Breaking up with someone you once loved is not easy, and it becomes all the harder when there’s a pet you love caught in the mix.
Staying together for the kids is nothing new, but what about staying together for the dog?
A year ago, Adam Klassen, 28, and his boyfriend of five years, Michael Tersigni, 30, decided to get a standard golden poodle, Hudson. They were having some trouble in their relationship and hoped a dog would help bring them together – and it did for a while – but then things went back to the way they were. When Klassen finally decided to bite the bullet and break up with Tersigni four months ago, he was taken aback by his partner’s response.
Klassen said Tersigni said that if they were to break up, he’d have to move back in with his parents — who have a big house and yard — so obviously he’ll take the dog since that would be a better fit. He then went on to tell Klassen, “If push comes to shove, nobody is going to take your side anyway because no one wants a full size poodle in a condo downtown, when it can have full time care in a house with a yard, so don’t try to fight this.”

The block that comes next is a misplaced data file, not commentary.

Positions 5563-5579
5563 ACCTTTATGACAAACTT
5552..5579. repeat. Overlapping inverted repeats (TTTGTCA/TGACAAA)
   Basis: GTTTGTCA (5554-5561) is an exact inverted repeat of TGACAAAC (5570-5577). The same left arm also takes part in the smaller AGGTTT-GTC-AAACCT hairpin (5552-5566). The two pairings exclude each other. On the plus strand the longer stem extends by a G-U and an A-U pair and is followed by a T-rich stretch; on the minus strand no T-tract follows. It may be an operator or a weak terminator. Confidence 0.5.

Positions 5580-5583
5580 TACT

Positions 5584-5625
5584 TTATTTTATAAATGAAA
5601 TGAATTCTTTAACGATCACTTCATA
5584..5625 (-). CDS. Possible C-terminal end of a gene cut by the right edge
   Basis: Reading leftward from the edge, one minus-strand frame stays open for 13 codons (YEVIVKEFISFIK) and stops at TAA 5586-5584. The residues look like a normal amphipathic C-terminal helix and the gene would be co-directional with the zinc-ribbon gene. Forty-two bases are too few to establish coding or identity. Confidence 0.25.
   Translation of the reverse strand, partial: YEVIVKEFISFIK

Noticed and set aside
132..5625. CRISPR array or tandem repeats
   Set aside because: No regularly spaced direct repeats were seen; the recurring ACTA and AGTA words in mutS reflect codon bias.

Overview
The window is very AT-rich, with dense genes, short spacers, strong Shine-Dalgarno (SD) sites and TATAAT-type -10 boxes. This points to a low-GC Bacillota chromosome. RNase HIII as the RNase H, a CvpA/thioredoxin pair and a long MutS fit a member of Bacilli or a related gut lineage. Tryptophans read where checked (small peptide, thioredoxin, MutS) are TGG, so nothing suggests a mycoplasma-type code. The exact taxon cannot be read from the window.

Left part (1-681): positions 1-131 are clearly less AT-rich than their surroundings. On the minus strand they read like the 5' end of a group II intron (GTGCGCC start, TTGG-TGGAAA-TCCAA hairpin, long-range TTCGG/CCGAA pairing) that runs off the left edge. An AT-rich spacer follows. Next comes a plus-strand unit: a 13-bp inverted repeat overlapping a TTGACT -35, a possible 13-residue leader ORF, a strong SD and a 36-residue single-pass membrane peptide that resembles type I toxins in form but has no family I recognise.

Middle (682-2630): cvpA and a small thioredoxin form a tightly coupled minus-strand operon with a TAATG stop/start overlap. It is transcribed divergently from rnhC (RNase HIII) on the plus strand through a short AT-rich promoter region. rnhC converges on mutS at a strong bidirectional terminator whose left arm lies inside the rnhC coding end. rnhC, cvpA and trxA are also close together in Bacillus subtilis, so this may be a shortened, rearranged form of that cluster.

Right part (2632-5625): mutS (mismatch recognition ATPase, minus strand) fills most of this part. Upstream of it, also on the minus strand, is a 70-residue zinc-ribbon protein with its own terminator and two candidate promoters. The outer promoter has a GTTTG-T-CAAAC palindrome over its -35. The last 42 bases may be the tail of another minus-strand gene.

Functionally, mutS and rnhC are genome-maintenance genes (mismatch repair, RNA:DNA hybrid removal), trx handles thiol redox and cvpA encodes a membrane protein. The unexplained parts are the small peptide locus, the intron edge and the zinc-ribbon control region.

When Klassen brought up how often he has taken time off work to take Hudson – who suffers from an autoimmune disease – to the vet, all the extra time he spends with the dog and how he handles most of the dog’s responsibilities, his partner pointed out a cold truth. He said, “You take him to the vet, I get that, but my name is the one on the vet documents, so I have legal standing as well,” Klassen recalls.
He was scared he was going to lose the dog, so he stayed in the relationship. “I didn’t want to lose my relationship and my dog so I re-evaluated my break up,” Klassen admits.
Tersigni tells the Star that he was blindsided by his partner and in a weak moment, he said what he could to try to avoid the inevitable. “I just didn’t want to lose everything: Adam, the apartment and the dog, at once. Coming home and seeing Hudson would remind me of Adam, and keep me happy,” said Tersigni.
Read the first instalment of this series: Jesse the Vegan, Burlington Bill and other misadventures of dating in your 60s